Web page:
Information presented is general information that does not take into account your individual circumstances, financial situation, or needs, nor does it present a personalized recommendation to you. Individual stocks presented may not be suitable for you. Investment in securities involves significant risk and has the potential for partial or complete loss of funds invested. Investment in fixed income securities has the potential for the investment return and principal value of an investment to fluctuate so that an investor's holdings, when redeemed, may be worth less than their original cost.

One cannot invest directly in an index. Results presented include the reinvestment of all dividends and other earnings.

Past performance is no indication of future results.

FEDERAL TAX ADVICE DISCLAIMER: As required by U.S. Treasury Regulations, you are informed that, to the extent this presentation includes any federal tax advice, the presentation is not intended or written by Navellier to be used, and cannot be used, for the purpose of avoiding federal tax penalties. Navellier does not advise on any income tax requirements or issues. Use of any information presented by Navellier is for general information only and does not represent tax advice either express or implied. You are encouraged to seek professional tax advice for income tax questions and assistance.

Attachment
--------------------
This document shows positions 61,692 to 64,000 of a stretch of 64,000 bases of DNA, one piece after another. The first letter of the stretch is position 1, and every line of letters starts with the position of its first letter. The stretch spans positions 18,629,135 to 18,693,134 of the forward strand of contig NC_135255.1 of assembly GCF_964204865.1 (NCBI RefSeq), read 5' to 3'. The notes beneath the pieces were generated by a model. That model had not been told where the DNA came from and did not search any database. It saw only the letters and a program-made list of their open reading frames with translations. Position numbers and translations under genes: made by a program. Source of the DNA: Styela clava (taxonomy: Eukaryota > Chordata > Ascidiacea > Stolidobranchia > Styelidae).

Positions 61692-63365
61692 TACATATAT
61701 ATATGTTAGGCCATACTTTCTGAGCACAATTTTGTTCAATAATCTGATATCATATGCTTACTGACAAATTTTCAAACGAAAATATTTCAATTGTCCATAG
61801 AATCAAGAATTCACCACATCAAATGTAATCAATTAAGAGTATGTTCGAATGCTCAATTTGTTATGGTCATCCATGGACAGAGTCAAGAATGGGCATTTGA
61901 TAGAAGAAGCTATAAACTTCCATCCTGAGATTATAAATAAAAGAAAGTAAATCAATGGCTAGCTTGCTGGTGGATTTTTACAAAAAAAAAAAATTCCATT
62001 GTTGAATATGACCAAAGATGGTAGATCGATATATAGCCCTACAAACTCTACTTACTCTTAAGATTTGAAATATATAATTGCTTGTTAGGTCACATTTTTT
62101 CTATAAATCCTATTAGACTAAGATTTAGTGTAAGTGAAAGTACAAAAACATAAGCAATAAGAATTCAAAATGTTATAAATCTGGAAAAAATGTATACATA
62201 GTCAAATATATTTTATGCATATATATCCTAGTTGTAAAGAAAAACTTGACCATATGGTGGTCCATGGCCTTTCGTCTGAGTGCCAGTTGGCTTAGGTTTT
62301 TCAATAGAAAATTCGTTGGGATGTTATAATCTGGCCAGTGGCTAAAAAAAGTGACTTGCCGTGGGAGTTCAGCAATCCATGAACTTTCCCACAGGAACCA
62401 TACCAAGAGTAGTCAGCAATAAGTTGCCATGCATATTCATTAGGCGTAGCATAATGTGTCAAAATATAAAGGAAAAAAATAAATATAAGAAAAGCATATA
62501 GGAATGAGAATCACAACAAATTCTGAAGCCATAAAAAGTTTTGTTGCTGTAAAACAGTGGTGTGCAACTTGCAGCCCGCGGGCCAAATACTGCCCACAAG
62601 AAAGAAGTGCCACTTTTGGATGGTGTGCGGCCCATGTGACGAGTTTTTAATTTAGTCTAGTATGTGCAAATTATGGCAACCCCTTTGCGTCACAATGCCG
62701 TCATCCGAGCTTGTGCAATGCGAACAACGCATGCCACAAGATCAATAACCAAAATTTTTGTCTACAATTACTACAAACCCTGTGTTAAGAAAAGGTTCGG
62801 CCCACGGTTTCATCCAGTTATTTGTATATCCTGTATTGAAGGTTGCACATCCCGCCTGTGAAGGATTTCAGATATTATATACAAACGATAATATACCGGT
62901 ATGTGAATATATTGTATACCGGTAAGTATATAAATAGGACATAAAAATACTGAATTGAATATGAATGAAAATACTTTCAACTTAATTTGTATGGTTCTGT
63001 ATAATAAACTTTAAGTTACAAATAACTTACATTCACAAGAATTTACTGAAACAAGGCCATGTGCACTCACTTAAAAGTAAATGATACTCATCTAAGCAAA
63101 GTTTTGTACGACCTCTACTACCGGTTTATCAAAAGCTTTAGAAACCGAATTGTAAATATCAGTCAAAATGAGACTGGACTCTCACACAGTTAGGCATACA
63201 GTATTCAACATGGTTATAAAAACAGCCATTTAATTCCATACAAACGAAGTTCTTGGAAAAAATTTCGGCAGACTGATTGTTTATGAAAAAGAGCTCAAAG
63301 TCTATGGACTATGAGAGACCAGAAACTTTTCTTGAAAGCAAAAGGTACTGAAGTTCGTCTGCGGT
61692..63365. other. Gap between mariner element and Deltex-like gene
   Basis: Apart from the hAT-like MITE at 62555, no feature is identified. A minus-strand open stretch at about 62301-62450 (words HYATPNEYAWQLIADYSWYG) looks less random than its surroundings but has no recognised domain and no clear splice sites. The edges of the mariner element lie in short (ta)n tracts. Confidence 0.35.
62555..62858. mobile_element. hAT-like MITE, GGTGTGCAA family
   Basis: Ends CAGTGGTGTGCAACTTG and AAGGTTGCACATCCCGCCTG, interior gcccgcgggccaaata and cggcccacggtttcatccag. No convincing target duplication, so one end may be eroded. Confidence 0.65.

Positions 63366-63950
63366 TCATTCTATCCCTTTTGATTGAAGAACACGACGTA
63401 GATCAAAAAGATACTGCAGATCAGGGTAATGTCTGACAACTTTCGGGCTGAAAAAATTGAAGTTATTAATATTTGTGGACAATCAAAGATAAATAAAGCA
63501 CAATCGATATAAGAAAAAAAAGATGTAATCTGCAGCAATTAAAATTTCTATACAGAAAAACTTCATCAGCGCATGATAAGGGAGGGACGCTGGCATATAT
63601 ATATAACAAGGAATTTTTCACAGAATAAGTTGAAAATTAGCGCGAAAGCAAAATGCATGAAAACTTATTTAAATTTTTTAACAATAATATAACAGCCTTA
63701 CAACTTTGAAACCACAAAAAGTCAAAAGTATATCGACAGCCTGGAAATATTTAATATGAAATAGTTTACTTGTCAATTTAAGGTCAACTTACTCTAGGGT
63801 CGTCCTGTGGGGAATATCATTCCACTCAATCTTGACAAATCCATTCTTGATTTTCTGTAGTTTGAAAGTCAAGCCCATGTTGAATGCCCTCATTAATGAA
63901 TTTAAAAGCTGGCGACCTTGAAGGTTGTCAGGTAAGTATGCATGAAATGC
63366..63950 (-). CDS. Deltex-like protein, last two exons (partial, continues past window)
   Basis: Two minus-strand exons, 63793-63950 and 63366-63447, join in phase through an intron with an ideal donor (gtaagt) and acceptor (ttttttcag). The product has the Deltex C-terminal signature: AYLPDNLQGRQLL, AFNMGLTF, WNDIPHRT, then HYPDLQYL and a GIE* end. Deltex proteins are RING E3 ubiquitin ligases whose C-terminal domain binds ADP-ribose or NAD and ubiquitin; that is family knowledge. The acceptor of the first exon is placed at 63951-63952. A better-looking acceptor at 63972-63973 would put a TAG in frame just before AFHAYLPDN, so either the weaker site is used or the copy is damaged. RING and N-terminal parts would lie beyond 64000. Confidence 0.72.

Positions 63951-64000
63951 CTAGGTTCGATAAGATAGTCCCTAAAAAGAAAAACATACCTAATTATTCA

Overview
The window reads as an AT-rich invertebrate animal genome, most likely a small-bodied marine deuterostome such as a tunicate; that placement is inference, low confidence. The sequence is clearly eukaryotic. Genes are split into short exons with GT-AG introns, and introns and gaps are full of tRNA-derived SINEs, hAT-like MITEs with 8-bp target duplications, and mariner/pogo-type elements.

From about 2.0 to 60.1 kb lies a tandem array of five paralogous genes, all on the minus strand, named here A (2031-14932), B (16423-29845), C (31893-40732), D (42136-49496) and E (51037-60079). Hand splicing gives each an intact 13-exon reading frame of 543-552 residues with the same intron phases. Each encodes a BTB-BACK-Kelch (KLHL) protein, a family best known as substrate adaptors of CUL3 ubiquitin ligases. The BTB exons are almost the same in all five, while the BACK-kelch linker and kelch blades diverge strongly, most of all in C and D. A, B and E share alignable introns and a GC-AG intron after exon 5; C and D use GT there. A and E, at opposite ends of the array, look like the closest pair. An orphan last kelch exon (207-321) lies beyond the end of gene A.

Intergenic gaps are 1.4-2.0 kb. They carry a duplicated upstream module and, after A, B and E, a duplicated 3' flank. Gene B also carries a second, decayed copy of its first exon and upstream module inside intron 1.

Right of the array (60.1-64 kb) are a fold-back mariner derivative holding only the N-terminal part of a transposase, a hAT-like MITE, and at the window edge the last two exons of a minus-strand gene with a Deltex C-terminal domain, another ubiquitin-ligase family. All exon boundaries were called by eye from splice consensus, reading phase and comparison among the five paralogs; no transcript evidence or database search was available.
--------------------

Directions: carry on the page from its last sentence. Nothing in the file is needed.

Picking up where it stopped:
IMPORTANT NEWSLETTER DISCLOSURE: The performance results for investment newsletters that are authored or edited by Louis Navellier, including Louis Navellier's Growth Investor, Louis Navellier's Breakthrough Stocks, Louis Navellier's Accelerated Profits, and Louis Navellier's Platinum Club, are not based on any actual securities trading, portfolio, or accounts, and the newsletters' reported performances should be considered mere "paper" or proforma performance results. Navellier & Associates, Inc. does not have any relation to or affiliation with the owner of these newsletters. There are material differences between Navellier & Associates' Investment Products and the InvestorPlace Media, LLC newsletter portfolios authored by Louis Navellier. The InvestorPlace Media, LLC newsletters and advertising materials authored by Louis Navellier typically contain performance claims that do not include transaction costs, advisory fees, or other fees a client may incur. As a result, newsletter performance should not be used to evaluate Navellier Investment Products. The owner of the newsletters is InvestorPlace Media, LLC and any questions concerning the newsletters, including any newsletter advertising or performance claims, should be referred to InvestorPlace Media, LLC at (800) 718-8289.